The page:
I’m considering migration, but I don’t know where to start?
Many readers have been asking this question, and the answer isn’t quite so simple. Many people don’t know where to find the proper information, what the specific requirements are, how much money they will need to have saved up, etc. Migration depends on a number of factors, all of which are influenced by an applicant’s personal circumstances. Whether they are students, working professionals, retired, or visitors; their status will impact their migration journey.
Although everyone’s situation is unique, I would like to suggest some initial steps, which apply to most individuals, in the migration process.
1. Seek Online Resources
Information about a country’s immigration policy, found on their official government website, is perhaps the most reliable source for knowledge. Official immigration sites will lead you to open programs, visa applications, and applicant requirements. Although there is always the option of hiring an immigration consultant that may be premature, depending on what stage of your migration journey you are in. Seeking reliable information online is time-consuming and takes dedication; however, if you’re truly committed to this decision you will be the one to initiate this process. It’s important to take it one step at a time. Often countries will have several rules and regulations regarding their immigration policies. This can become overwhelming, so it’s crucial to organize and sort through all your information. Find our which regulations apply to you, which requirements you can and cannot fulfill, and how long the processing wait is.
In addition to researching the bureaucratic process of migration, it is also imperative that you research social and economic factors. Everything from your job prospects to the cost of living. Depending on your particular situation and what country you are planning to migrate to, you will need to research children’s education, health care, climate, housing, transportation, etc. Be cautious of unreliable sources, incorrect material, or outdated information.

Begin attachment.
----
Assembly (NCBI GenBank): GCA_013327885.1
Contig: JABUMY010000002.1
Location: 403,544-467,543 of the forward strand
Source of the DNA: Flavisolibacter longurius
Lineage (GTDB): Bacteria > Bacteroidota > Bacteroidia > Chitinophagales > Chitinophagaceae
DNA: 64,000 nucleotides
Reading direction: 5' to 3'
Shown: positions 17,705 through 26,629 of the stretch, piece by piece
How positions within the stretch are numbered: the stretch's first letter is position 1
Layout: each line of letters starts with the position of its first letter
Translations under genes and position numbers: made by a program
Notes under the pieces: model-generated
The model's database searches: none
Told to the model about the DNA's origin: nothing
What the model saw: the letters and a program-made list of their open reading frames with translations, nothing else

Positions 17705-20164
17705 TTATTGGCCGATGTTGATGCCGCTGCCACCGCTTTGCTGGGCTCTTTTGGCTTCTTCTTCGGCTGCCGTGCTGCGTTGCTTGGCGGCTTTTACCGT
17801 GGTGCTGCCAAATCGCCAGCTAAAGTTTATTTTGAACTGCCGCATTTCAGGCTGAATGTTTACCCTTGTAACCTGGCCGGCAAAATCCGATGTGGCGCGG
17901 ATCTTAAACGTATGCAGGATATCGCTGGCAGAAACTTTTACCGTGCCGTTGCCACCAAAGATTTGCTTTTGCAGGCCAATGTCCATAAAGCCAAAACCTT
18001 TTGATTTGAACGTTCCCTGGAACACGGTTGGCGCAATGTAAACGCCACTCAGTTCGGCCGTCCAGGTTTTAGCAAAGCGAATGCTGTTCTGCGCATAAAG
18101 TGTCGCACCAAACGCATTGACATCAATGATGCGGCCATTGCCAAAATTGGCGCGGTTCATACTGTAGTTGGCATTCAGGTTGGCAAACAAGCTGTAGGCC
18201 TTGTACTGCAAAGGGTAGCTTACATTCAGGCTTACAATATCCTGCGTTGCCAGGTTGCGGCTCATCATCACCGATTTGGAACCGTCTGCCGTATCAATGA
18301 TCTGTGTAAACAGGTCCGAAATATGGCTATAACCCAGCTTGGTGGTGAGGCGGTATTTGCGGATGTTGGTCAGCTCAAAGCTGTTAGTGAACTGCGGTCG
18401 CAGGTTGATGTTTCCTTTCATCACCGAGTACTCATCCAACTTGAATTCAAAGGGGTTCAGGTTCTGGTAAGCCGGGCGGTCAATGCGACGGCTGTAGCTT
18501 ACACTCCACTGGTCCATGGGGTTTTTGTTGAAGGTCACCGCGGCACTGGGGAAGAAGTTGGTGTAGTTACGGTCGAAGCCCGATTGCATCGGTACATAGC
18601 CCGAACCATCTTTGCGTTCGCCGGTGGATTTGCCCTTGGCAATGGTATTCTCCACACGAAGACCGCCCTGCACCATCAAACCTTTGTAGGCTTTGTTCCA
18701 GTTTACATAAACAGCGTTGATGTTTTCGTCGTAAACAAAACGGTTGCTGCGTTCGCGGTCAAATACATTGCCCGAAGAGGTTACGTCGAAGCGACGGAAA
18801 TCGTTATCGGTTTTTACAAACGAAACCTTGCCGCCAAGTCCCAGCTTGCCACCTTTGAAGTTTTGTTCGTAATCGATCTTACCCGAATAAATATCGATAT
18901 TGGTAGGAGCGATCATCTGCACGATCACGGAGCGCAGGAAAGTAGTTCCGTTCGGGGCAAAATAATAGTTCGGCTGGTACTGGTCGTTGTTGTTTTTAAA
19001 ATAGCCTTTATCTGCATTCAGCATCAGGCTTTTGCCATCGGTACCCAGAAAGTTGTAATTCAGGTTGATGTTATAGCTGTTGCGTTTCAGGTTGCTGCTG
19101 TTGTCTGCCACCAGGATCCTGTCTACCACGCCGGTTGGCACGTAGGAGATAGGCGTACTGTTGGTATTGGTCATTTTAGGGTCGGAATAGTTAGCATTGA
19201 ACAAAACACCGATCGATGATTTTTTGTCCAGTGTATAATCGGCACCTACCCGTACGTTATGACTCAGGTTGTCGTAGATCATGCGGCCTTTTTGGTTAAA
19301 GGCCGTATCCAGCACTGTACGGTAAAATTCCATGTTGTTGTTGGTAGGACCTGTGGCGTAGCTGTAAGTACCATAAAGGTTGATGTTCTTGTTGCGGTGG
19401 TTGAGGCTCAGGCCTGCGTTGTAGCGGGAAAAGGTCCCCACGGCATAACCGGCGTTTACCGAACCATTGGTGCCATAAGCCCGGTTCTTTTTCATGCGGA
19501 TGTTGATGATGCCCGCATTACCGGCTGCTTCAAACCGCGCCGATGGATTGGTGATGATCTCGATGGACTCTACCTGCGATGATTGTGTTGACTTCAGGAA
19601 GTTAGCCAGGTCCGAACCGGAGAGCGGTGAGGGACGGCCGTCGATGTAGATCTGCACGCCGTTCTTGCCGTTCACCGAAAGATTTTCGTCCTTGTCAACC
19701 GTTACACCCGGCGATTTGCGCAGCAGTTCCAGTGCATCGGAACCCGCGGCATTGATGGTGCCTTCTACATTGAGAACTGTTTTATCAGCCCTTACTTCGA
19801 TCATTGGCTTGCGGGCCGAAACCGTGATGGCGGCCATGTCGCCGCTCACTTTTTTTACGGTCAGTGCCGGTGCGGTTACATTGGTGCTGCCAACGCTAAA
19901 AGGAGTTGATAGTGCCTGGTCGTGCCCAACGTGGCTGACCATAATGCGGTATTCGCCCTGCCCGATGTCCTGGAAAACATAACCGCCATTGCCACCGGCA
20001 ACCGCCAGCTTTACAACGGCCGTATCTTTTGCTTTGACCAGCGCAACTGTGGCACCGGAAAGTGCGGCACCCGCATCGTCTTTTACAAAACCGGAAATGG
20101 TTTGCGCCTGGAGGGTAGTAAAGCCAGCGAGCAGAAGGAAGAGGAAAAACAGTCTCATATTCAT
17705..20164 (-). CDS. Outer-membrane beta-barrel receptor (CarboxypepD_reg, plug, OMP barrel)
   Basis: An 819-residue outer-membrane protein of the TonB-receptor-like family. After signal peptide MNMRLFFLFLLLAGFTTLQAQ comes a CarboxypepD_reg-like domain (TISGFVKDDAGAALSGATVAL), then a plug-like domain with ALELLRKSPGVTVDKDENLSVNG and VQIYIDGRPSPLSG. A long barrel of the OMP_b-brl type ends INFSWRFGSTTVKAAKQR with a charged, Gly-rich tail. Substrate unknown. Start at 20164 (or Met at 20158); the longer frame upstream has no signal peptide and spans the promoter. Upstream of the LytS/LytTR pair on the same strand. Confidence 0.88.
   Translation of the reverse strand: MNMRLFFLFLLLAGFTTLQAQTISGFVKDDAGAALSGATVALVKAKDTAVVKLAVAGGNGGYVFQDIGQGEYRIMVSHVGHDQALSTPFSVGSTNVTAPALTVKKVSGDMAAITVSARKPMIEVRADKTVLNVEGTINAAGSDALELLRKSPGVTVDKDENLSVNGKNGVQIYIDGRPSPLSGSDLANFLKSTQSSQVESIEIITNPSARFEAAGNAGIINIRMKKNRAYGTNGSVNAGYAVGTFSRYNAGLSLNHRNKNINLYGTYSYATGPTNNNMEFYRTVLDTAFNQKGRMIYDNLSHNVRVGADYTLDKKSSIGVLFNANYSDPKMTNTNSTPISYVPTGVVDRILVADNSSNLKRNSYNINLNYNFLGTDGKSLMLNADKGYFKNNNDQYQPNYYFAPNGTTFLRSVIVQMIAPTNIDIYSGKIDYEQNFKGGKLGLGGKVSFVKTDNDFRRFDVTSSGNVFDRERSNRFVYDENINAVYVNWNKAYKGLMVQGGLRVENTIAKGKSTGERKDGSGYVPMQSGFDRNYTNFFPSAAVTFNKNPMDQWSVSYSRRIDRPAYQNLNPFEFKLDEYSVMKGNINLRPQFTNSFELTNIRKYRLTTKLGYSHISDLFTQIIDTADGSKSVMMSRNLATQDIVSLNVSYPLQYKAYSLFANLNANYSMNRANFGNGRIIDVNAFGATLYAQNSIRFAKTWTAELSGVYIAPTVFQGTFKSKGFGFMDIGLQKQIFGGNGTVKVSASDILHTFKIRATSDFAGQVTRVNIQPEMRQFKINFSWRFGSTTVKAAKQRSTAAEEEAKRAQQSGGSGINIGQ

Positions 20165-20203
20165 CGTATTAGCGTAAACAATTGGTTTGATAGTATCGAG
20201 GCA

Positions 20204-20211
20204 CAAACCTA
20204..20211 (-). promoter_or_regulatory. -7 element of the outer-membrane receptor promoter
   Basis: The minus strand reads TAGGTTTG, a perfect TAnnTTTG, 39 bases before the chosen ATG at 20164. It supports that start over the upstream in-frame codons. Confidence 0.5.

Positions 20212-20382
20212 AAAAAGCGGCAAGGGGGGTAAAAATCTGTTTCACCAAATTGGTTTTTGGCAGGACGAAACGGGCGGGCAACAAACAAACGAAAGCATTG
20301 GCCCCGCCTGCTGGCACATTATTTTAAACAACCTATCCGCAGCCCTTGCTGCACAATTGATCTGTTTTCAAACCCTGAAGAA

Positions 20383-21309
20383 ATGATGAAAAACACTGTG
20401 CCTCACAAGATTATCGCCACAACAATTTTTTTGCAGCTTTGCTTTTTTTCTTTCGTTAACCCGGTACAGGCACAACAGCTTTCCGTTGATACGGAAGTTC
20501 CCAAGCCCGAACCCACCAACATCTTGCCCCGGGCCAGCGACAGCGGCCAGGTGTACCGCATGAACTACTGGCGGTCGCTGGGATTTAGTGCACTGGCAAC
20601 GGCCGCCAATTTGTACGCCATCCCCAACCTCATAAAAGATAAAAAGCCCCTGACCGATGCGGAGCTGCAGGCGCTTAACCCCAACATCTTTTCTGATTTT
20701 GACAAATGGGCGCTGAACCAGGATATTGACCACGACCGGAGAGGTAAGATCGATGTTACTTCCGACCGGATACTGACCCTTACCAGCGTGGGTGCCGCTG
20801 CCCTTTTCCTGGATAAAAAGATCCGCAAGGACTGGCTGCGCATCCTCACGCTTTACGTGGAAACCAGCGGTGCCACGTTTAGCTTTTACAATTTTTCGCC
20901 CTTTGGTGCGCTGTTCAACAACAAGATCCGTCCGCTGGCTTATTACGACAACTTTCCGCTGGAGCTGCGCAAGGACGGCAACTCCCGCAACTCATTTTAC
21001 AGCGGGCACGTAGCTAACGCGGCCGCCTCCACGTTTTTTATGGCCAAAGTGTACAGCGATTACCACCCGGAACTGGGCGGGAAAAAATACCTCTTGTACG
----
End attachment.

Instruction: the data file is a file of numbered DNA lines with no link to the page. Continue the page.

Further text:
2. Evaluate Your Own Credentials
After you have determined what the requirements of migration are, it is important to reflect on your own qualifications. To what extent will the country you wish to migrate to recognize your educational achievements? Do you have the necessary career experience to qualify for a certain visa/work permit? Do you have enough capital to follow through with the migration? Answers to all these questions vary depending on each individual or family looking to migrate.
At this stage, it is important to recognize what you are lacking, and what you can do to fulfill those deficiencies. For many this stage is difficult because they recognize the extent of their shortcomings. Whether it be in qualifications or capital, for some this stage helps them acknowledge that migration may not be a possibility for them, for at least the next few years. For others this process brings to light the magnitude of the migration process itself. It is far from easy, having to start a new life, in a new country where there may be language and cultural differences, new social norms, economic challenges, etc. At this stage it is important to ask yourself whether you really want to follow through with your decision to migrate.
3. Be Prepared
It is important to recognize that even though this process may be difficult it can also be rewarding. Finding a community within the country you wish to migrate to may help ease the process. It will also help to form relationships with people who have or are considering migrating as well. They can share personal stories and provide addition information on existing procedures and policies, changing requirements, job prospects, etc.
Although these steps are simply the beginning of a long process, I encourage you to do your own research and plan on how to achieve your dream of migrating.